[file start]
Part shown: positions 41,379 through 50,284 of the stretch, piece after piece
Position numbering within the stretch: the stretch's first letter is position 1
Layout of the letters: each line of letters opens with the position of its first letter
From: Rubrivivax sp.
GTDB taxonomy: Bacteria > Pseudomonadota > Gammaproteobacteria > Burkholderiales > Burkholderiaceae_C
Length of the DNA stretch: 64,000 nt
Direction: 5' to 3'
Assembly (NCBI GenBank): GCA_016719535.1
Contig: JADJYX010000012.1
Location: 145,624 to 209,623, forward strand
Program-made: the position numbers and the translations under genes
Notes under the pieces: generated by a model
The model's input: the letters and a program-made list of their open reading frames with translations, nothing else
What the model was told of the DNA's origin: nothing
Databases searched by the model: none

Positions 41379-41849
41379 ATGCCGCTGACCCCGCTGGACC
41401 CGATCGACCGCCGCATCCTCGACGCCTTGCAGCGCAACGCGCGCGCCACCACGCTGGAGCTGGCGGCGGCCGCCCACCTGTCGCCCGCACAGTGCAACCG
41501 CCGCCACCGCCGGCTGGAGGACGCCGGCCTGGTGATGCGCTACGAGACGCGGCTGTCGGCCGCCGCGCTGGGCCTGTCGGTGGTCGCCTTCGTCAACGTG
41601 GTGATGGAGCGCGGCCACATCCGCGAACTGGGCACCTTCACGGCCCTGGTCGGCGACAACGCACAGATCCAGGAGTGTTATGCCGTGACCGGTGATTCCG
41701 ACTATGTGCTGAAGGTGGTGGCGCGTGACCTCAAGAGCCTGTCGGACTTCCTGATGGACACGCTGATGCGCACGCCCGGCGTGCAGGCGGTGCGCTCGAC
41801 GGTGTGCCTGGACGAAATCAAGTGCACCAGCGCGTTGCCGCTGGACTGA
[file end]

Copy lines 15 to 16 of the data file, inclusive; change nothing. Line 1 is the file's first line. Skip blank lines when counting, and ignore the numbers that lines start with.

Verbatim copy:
Databases searched by the model: none

Positions 41379-41849